So trying to set this aright.

I responded specifically to this idea from you:
... trying to avoid the student to make mistakes at all costs (because of the belief that they will be ingrained).
I responded to this SEPARATELY from all else, because I saw two concepts within that one section.  These concepts are important ones which I tried to transmit, and am trying again.

1. "the belief that (something) will be ingrained" --- let's discuss "what"

Among the good quality teachers that I have known and/or worked with, the worry about "ingrained" things involves things like foundations for technique.  I gave an exaggerated hypothetical example, and I think a personal one, to define what kinds of things I meant.  While such habits are being established, more frequent encounters are desirable because things can slip and continue slipping.

Continuing along the "ingrained" idea, which tends to be along the area of skills: "mistakes" aren't actually in there as such.  Most of the decent and effective teachers I've known tend to see skills as evolving and developmental.  They want to set up some first habits: always sitting at the best height and distance from the piano, which sets up a host of other things, keeping a reasonably relaxed and natural hand (not claws etc.) and they will correct the "mistake" of sitting a mile away from the piano or scrunched into it, shoulders hunched to the ears etc., and healthy habits will begin to be second nature.  Other technical things will evolve gradually.  The teachers I know encourage students to aim for "best sound with greatest comfort", and watch their students' technique evolve, tweaking when necessary.  The concept of "mistakes" doesn't fit much into this.

2. ".. trying to avoid the student to make mistakes at all costs..."

I think that here you are thinking of the teaching we've both seen, which aims to have the piece played "without mistake" --- correct notes, correct timing, "It should sound like this." "Make it sound exactly how I'm showing you."  You dislike this.  I dislike this.  I consider this shallow teaching.  I cannot see "ingrained" here.  If you play the Gavotte in G minor "incorrectly" or "with mistakes", you haven't ingrained anything.  You have just mislearned this piece of music.  Well the mistakes will be "ingrained" in that single piece if you play it in the future, but so what?   The teachers I consider good teachers (and yes, they're the minority), or ones who teach toward things I value, don't work this way.  It's a different world.

In fact, if the goal is incremental skills, that hypothetical Gavotte in Gm might be played without respecting something like correct timing - at a given level - while the aim is to get at the notes or some other skill.  It might be visited a second time, with another skill layer added, this time with timing, but maybe slow.  Mistakes may or may not be allowed, for the sake of learning.  It is a different mentality.
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My last line says "It is a different mentality".  I see two concepts, two mentalities.  The word "mistake" usually fits with one mentality, "ingrained" fits with the other mentality, and these were potentially crossed over.  Please do try to understand what I'm trying to bring across, because it's not easy to write it, and it took a long time to find these things. What I learned is not the alpha and omega, and there will be alternate views that I'm happy to look at.  My thinking is flexible and open minded.  But when I try to bring something across, I do hope that it does come across.  (I also hope to manage to understand what the other person is trying to say.)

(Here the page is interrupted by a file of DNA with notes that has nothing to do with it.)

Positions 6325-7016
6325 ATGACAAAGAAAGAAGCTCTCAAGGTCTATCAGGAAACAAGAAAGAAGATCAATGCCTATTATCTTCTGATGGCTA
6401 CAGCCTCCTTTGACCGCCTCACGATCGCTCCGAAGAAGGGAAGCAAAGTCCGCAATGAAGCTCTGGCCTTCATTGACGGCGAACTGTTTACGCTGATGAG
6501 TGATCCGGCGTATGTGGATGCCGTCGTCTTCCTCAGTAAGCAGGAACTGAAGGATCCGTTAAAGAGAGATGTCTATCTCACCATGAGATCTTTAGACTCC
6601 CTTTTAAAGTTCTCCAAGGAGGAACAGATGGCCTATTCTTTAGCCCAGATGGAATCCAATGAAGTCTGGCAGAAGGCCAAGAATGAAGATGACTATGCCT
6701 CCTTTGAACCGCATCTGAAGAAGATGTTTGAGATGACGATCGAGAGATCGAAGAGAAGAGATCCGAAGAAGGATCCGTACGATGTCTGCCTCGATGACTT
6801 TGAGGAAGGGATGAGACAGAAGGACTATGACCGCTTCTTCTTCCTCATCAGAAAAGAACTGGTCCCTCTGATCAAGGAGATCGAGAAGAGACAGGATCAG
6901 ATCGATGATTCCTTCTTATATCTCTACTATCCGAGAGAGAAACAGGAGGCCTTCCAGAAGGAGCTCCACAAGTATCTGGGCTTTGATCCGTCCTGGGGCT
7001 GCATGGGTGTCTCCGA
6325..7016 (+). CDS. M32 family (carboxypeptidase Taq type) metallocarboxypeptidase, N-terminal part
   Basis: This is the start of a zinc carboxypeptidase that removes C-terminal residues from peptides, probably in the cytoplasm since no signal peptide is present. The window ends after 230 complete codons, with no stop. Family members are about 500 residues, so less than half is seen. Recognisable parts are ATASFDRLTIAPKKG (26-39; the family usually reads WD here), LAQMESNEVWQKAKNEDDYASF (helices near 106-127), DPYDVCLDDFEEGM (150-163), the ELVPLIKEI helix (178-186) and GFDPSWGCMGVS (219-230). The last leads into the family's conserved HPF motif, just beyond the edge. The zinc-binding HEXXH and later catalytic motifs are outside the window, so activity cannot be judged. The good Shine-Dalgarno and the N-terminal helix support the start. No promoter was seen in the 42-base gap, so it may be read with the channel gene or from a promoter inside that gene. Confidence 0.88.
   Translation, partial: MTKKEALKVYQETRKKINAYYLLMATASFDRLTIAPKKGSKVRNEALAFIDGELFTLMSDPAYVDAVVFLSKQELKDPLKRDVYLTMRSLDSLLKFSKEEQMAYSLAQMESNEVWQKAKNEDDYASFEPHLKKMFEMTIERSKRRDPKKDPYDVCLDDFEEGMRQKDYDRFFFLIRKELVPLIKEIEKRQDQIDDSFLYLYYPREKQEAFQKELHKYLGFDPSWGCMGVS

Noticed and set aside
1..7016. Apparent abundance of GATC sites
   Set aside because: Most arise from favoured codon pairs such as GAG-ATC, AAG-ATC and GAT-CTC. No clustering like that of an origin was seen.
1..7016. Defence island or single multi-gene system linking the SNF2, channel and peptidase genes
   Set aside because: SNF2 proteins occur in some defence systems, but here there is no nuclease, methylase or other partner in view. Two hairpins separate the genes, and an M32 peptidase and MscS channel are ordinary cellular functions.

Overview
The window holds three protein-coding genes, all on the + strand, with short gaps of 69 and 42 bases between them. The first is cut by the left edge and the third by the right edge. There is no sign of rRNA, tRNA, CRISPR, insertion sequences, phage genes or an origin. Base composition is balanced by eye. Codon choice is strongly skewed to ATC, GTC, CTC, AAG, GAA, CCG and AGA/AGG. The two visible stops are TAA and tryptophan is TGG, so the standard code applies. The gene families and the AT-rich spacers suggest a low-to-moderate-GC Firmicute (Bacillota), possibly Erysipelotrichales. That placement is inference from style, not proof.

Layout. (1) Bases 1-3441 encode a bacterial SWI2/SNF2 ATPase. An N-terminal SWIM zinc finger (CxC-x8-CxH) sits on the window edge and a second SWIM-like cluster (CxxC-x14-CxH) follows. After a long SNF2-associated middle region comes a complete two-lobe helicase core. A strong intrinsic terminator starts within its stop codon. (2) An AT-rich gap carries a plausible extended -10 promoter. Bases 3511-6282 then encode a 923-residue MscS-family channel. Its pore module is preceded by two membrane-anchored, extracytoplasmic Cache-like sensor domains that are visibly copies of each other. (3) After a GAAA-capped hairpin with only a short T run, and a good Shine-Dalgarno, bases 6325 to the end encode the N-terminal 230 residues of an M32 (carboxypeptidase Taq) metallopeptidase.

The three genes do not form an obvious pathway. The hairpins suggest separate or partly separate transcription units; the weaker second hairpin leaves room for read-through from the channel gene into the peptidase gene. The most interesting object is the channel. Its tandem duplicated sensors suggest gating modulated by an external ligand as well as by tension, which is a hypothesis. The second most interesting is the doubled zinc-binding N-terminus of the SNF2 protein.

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... maybe you are more optimistic about teachers...the teaching style I described is rather common.
Yes, there is a lot of weak and questionable stuff out there, and it may even be the majority.  But I was NOT DISCUSSING these generalities.  I was putting forth two essential concepts.  I've tried to do it again.  Are we a bit more on the same page?

Offline keypeg

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Re: Hello: newcomers, this one is for you
Reply #39 on: January 11, 2018, 12:05:12 AM
It would not be unexpected if a teacher tended to use the same approach that worked for their own learning. 
Or make sure not to repeat the mistakes that their own ineffective teacher here or there made.
  ;)

Offline outin

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Re: Hello: newcomers, this one is for you
Reply #40 on: January 11, 2018, 02:12:42 AM
Keypeg, I don't know why you had such a probkem with that one example I gave. Let me be more specific: It is not uncommon to think a student should not be allowed to work on a new piece without guidance first because if not given the correct fingering they might actually try to practice it with a bad one and that will be "ingrained". Which does not seem to happen with me. So yes, that example referred to pieces not basic posture etc. What you meant by "mixing concepts" still is unclear to me.

When I quote posts it's not necessarily to disagree but to avoid repeating everything to present the context of what I am talking about. I try to only quote the essential for brevity of posts. Maybe I should avoid that in the future.

Offline keypeg

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Re: Hello: newcomers, this one is for you
Reply #41 on: January 11, 2018, 02:21:06 AM
Keypeg, I don't know why you had such a problem with that one example I gave.
I had no problem with the example you gave, or in understanding what you were saying.